Be healthy – 30 day challenge

Early this year I wrote about doing 30 day challenges and promptly forgot all about it. You can insert all the usual excuses here.

My main excuse: I spent some time travelling and have been enjoying life. In recent weeks, I have returned to ‘reality’ and have a more stable routine. I’ve actually started working more normal hours (9 to something) and this has brought with it some new challenges.

A little background. At some point during my travels I lost around 8kgs of weight from 68 to 60, and in the last three weeks I put on around 3 to 4kgs, mainly due to little exercise, poor diet and lots of drinking. About a week ago I revisited my old blog posts and decided it was time to do a thirty day challenge and get back to writing more frequently. And so, my challenge for this month: ‘Be healthy’.

What does that mean?
– Eat well (cut out junk e.g bad carbs, chocolates etc.)
– Exercise at least 3 times a week
– Drink lots of water & green tea (avoid fizzy drinks, sweetened tea and too many juice drinks.)
– Stop drinking alcohol (this is hard given the culture and people I am surrounded by, where drinking is very much ingrained as the default social activity of choice)

How am I doing?
I had meant to write this post sooner but didn’t get round to it. On the bright side, I have some stats for the last 7 days:

– I have been to three separate social drinking occasions / nights out and stayed mainly on tap water.

– I have been eating ‘healthy’ meals where possible, although I have cheated and snuck in the odd chocolate / doughnut.

– I have exercised 3 times for at least an hour.

Why?
A few people have asked me why I am doing this challenge, so here’s my reasoning:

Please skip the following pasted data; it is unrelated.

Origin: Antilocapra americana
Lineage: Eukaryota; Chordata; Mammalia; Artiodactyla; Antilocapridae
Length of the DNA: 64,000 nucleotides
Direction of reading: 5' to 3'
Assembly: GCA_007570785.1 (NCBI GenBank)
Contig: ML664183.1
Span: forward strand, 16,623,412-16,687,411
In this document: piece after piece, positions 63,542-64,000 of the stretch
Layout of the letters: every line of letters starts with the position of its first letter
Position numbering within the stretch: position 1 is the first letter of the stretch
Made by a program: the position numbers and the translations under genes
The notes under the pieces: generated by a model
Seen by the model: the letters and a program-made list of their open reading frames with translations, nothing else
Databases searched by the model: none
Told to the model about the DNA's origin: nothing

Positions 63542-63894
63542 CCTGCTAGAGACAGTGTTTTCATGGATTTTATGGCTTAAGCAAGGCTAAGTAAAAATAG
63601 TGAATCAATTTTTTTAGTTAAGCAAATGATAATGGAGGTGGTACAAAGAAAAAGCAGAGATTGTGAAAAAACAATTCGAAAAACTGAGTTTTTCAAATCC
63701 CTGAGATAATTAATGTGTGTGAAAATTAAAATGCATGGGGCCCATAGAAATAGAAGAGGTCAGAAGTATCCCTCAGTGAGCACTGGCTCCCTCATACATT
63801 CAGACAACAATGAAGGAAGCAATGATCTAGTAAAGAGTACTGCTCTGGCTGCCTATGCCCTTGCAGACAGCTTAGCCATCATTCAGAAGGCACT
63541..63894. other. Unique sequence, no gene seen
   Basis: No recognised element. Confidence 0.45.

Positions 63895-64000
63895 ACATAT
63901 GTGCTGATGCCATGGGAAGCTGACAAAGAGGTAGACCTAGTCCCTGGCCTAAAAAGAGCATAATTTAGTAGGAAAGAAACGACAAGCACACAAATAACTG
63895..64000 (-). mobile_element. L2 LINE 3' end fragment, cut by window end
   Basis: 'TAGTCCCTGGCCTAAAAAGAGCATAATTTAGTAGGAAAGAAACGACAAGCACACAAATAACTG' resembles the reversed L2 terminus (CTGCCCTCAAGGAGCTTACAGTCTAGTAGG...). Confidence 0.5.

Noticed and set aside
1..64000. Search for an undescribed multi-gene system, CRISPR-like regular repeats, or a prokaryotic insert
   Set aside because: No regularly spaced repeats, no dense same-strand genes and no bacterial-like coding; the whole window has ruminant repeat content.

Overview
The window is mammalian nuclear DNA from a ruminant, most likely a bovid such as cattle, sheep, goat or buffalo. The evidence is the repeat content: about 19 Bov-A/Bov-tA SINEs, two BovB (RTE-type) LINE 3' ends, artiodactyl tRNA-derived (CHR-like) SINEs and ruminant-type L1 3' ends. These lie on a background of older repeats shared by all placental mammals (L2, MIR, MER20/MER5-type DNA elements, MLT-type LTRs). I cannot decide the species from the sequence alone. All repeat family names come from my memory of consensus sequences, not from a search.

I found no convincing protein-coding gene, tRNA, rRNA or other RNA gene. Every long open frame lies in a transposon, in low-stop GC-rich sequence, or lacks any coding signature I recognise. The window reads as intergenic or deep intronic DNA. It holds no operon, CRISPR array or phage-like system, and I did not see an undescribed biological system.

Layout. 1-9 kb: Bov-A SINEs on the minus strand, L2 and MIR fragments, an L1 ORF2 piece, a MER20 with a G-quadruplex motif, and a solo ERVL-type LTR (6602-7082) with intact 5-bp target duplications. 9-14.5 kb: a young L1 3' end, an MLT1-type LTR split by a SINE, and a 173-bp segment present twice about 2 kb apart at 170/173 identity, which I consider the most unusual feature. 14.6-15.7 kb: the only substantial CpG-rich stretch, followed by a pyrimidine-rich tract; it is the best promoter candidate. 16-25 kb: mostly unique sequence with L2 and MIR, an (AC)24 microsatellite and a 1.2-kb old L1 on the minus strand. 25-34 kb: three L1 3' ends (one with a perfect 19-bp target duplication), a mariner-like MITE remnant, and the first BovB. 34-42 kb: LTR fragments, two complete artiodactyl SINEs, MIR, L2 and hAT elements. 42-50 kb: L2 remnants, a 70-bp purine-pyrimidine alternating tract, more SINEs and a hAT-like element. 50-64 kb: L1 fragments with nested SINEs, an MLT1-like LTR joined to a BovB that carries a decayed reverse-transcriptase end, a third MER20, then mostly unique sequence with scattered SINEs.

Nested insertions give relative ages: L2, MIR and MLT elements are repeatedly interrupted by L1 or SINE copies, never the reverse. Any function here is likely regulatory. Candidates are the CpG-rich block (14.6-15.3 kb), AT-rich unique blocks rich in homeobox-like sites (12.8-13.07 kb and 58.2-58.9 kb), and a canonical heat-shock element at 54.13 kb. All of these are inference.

– I want to see if I can do it (a lesson in self discipline and willpower)

– I want to save money for other things e.g. Flying lessons and investments (more to come in a future challenge)

– I have a personal goal to reach a certain level of fitness.

– It’s a lot easier (and cheaper) to drive home after a night out than take a cab.

– I wanted to see whether alcohol makes me enjoy a night out more or less. So far I’d say I’m happy sober and can make my own good mood without the need for drinks. Waking up without a hangover or feeling rough is great too and gives me more time to enjoy the weekend.

If you’re thinking of doing a 30 day challenge – do it! Leave a comment and let me know how you’re doing too 🙂

Try something new for 30 days.

They say it takes 21 days to form a new habit (30 days if you want to be sure).

Days in groups of 30 seem to pass me by all the time, and my life seems to change very little between any two days that are a month apart. There’s nothing I can do to stop time passing by, but I can change what I do (and achieve) in that time.

There are lots of things I’ve thought I’d like to do or try at some point but they never seem to happen, or I try for a day and then forget when reality and other obligations present themselves.

So, with inspiration from Matt Cutt’s TED Talk and blog, I’ve decided to take on the 30 day challenge. I only decided less than an hour ago, and already I’ve formulated a list of some things I’d like to try. Initially I thought I’d do one at a time, but some would make sense together.

Here’s the list in no particular order:

– write one blog post a day
– limit television viewing to 1 hour a day
– practise coding for 2 hours a day
– workout at least 30 mins a day
– wake up at 8am (whilst getting 8 hours sleep)
– take one picture a day
– no junk food e.g. chocolate, biscuits, sweets, crisps, donuts and anything with “bad carbs”.
– drink 2 litres of water
– no talking on Wednesdays unless in response to a direct question (an idea from The Monk Who Sold His Ferrari)
– meditate for at least 10 minutes
– write a to-do list with 3 major goals for tomorrow, each evening.

That’s the list for now. I will add to it over time and cross off items as completed.

I think this will be a really good exercise in developing will power and self discipline.

I’m hoping to use this blog for some accountability, please feel free to ask me how its going and if you’re feeling adventurous, suggest new things for me to try or tell me about your own 30 day challenge experiences.

Small trading win